Update Clauses

SET Clause
ADD Clause
PUT Clause
REMOVE Clause
SET TTL Clause

Update clauses are used to describe what modifications are to be made to a table row. There are five types of clauses that you can use:

Multiple clauses and a combination of clauses can be used by seperating it by comma. For example:

update_clause :
(SET set_clause (COMMA (update_clause | set_clause))*) |
(ADD add_clause (COMMA (update_clause | add_clause))*) |
(PUT put_clause (COMMA (update_clause | put_clause))*) |
(REMOVE remove_clause (COMMA remove_clause)*) ;

SET Clause

set <target_expr> = <new-value_expr>

The SET clause changes the value of existing information in the targeted table. Its target expression which identifies the information to change. Its new-value expression identifies what the targeted information will become.

  • Target Expression

    A target expression can be atomic or complex, but it will always be nested inside a complex item (its parent item). For each such target expression, the new-value expression is evaluated and the new-value results are used to replace the target item.

    If the target expression returns a NULL item, then either the target item itself is the NULL item or one of its ancestors is NULL. If the target item is NULL, the result of the new-value expression are used to replace the NULL. If one of the target item's ancestors are NULL, then the entire clause is a noop.

  • New-Value Expression

    The new-value expression can return zero or more items. If it returns an empty result, the SET is a noop. If it returns more than one item, the items are enclosed inside a newly constructed array in the same was as the way the SELECT clause treats multi-valued expressions in the select list. The result of the new-value expression is then cast to the type expected by the parent item for the target field. (See Cast Expressions for details.) If the cast fails, an error is raised; otherwise the new item replaces the target item within the parent item.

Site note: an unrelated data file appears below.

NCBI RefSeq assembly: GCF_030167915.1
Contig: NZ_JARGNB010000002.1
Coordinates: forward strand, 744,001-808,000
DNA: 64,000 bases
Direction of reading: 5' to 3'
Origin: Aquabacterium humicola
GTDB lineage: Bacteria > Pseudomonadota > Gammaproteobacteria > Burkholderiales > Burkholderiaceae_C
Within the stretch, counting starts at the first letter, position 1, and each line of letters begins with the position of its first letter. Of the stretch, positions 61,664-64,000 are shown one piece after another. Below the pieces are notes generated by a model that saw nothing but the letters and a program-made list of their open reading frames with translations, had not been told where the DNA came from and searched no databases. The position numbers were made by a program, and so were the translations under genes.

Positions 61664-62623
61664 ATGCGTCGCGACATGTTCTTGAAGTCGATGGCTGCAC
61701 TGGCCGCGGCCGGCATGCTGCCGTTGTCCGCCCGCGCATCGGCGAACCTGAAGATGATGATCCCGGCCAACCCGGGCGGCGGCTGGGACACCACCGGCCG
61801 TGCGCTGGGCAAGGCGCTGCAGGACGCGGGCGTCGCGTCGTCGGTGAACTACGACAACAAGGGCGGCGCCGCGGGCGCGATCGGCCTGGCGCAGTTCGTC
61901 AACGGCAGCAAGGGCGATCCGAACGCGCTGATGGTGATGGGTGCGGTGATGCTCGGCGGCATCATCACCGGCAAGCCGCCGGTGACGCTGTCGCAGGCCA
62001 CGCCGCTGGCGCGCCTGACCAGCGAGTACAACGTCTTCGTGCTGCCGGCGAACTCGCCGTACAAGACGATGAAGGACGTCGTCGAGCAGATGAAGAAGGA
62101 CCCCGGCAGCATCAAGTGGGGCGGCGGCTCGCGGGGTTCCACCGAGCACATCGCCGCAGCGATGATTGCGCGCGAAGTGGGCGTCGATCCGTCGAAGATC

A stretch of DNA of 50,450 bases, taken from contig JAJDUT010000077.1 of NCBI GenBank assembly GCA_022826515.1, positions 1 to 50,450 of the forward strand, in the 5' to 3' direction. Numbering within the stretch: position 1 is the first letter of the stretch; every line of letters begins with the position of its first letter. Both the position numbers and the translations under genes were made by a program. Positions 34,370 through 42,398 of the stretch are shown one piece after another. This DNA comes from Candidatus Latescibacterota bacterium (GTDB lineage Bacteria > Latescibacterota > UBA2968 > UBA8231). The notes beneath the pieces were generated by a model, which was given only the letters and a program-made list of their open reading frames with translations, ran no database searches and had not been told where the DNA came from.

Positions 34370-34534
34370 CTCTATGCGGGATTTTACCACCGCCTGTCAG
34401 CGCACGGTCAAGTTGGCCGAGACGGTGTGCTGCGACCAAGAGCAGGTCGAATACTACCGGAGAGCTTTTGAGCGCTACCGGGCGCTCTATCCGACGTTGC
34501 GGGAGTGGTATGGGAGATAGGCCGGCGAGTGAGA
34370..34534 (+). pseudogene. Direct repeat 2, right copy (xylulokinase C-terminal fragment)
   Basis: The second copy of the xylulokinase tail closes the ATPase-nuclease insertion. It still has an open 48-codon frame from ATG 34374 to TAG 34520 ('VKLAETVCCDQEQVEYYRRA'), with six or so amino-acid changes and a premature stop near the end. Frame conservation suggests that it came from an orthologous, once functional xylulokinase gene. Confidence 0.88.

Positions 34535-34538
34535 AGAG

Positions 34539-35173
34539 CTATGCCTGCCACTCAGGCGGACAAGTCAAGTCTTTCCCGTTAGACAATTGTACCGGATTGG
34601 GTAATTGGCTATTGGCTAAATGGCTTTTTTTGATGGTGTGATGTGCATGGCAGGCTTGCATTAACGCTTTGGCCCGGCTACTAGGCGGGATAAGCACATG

The new-value expression may reference the implicitly declared variable $, which is bound to the current target item. Use of the $ variable makes it possible to have target expressions that return more than one item. In this case the SET clause will iterate over the set of target items, bind the $ variable for each target item, compute the new-value expression, and replace the target item with the result of the new-value expression.

For examples of using a SET clause, see Changing Field Values, Changing an Existing Element in an Array, and Updating Existing Map Elements

ADD Clause

add <target_expr> <position_expression> <new-elements_expr>

or

add <target_expr> <new-elements_expr>

The ADD clause is used to add new elements into one or more arrays. It consists of:

  • a target expression, which should return one or more array items,

  • an optional position expression, which specifies the position within the array where the new element(s) should be placed at,

  • and a new-elements expression that returns the new elements to insert.

This clause iterates over the sequence returned by the target expression. For each target item, if the item is not an array it is skipped. Otherwise, the position expression (if present) and the new-elements expression are computed for the current target array. These two expressions may reference the $ variable, which is bound to the current target array.

If the position expression is missing, or if it returns an empty result, the new elements are appended at the end of the target array. An error is raised if the position expression returns more than one item or a non-numeric item. Otherwise, the returned item is cast to an integer. If this integer is less than 0, it is set to 0. If it is greater or equal to the array size, the new elements are appended.